2008 Strategic Communication Achievement Awards

by Steven R. Corman

With the end of the year, it’s time for some shout-outs to five individuals who made significant achievements in strategic communication during 2008.  They are (in alphabetical order):

  • Secretary of Defense Robert Gates, who had the good sense to put some serious money into social science research through the Minerva project.  Despite a somewhat disappointing five-year allocation that is less than the cost of two Joint Strike Fighters, the Secretary deserves credit for withstanding carping from some academic quarters and supporting academic research that could help boost the effectiveness of U.S. soft power.
  • Under Secretary of State Jim Glassman, who has shifted the focus of U.S. public diplomacy away from some of the questionable priorities of his predecessors.  Though it will be some time before we see concrete results of his leadership, he is to be credited for his strategy of better-coordinating efforts within the U.S. government, focusing on on un-branding extremist organizations rather than pushing Brand America, ad helping others with the same goals.  Too bad we’ve had him for the last six months rather than the last six years.
  • Assistant Secretary of State for Public Affairs Sean McCormack, who has vigorously pushed the envelope on New Media efforts at Foggy Bottom.  Seriously, did anyone ever expect to see the State Department blogging, Twittering, and taking questions on YouTube?  Though some pundits are skeptical about the value of these efforts, only time will tell.  Meanwhile they demonstrate an interest in communication innovation and a concern with engaging new audiences that is all too unusual in government.
  • Colombian engineer Oscar Morales, who catalyzed a worldwide protest against the FARC.  After years of kidnapping and duplicity by the terrorist group, Morales launched a Facebook group in January of this year organizing other tech-savvy Colombians who collectively said “enough is enough.”  Within days the group had tens of thousands of members.  It mushroomed into an anti-FARC march that involved millions of people in Colombia and 44 other countries around the world.  Some believe it was the beginning of the end of the terrorist group.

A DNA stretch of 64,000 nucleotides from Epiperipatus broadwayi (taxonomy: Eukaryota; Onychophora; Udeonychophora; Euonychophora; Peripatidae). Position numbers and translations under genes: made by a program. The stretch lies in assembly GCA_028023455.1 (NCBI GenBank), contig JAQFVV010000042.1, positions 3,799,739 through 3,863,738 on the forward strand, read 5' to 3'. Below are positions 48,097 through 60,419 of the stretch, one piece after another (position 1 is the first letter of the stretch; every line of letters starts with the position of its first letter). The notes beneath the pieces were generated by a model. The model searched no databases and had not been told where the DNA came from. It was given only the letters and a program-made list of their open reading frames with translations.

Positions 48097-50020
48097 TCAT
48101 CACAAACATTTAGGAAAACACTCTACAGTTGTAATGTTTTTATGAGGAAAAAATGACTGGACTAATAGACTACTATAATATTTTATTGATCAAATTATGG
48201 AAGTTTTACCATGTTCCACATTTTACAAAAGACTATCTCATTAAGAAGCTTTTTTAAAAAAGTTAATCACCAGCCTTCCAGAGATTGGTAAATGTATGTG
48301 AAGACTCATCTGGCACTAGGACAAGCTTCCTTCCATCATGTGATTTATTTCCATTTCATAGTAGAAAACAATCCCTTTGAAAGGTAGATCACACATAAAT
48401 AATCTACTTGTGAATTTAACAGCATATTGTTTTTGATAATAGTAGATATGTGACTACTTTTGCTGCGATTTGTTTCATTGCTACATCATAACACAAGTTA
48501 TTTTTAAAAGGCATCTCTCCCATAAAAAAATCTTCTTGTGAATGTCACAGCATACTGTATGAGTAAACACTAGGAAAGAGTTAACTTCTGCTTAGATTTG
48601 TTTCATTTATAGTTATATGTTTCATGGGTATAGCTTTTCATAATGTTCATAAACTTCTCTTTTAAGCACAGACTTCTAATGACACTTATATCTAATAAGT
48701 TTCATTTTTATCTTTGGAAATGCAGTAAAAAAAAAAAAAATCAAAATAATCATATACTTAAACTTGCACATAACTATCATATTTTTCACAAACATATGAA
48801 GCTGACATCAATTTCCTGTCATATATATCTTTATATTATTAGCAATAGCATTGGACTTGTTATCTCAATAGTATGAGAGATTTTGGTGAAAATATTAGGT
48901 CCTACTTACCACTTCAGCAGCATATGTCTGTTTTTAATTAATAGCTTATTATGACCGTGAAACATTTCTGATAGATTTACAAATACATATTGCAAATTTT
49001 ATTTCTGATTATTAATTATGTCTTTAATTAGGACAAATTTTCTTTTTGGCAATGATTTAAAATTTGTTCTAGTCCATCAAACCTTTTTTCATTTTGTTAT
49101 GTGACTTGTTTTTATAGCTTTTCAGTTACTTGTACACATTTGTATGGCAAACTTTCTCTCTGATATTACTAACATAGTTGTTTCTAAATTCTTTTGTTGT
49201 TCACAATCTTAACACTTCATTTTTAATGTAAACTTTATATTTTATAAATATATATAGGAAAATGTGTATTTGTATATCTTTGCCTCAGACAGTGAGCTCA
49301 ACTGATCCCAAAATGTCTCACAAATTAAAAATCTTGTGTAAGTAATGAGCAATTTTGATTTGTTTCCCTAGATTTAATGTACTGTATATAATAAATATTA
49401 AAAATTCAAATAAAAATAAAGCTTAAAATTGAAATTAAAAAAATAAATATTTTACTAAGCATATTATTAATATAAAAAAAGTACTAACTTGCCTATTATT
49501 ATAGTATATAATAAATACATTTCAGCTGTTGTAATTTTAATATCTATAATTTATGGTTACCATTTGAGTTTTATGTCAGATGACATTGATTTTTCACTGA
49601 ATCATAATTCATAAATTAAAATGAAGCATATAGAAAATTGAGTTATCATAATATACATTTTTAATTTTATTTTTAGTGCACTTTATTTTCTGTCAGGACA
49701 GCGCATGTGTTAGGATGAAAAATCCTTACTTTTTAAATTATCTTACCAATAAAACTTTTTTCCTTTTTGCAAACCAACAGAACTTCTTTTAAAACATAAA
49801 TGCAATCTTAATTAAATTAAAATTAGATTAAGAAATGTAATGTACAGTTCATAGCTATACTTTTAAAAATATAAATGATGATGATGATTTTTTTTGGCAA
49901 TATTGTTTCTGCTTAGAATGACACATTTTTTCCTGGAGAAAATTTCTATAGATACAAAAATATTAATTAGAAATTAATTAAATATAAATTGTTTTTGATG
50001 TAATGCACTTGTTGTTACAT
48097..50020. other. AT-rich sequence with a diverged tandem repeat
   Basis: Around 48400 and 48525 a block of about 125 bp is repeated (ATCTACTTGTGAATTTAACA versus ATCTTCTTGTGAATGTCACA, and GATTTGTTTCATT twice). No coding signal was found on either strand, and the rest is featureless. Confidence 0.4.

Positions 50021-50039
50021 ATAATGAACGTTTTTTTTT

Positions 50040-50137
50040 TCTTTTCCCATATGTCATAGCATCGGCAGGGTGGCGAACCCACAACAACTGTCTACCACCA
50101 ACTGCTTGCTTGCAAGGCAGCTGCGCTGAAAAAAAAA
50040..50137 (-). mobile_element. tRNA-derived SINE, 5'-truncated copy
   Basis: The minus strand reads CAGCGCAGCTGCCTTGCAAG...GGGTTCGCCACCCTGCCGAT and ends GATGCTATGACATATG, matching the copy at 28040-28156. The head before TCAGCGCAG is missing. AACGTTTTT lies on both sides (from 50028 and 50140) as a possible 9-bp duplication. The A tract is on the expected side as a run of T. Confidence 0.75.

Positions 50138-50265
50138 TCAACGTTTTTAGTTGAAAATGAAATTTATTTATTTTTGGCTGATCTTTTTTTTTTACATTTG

• And last but not least, al Qaeda number-two and all around Bad Guy Ayman al-Zawahiri, who took time out of his busy schedule of coordinating the murder of innocent civilians to loosen the bolts on  the AQ ideology machine.  Highlights of his numerous 2008 social media appearances include giving fuzzy justifications of his organization’s tactics and calling President Elect Barack Obama a “house negro.”  May he have a year of similar accomplishments in 2009.

Thanks to these individuals for all they have done.

UPDATE January 2

Someone has already taken the last item differently than intended, so just to be sure there is no misunderstanding…We give the award to al-Zawahiri for screwing up, as described in the post we linked to in that item.  The wish for a “year of similar accomplishments in 2009″ expresses our hope that he has a bad year this year too.

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  1. [...] don’t think CSC meant it to come out the way it did, when they summed up the listing for the bad guy in the pack with this line: “May he have a year of similar accomplishments in [...]

  2. [...] the “house negro” insult hurled by Ayman al-Zawahiri last November as a capstone to his dubious 2008 accomplishments in AQ strategic [...]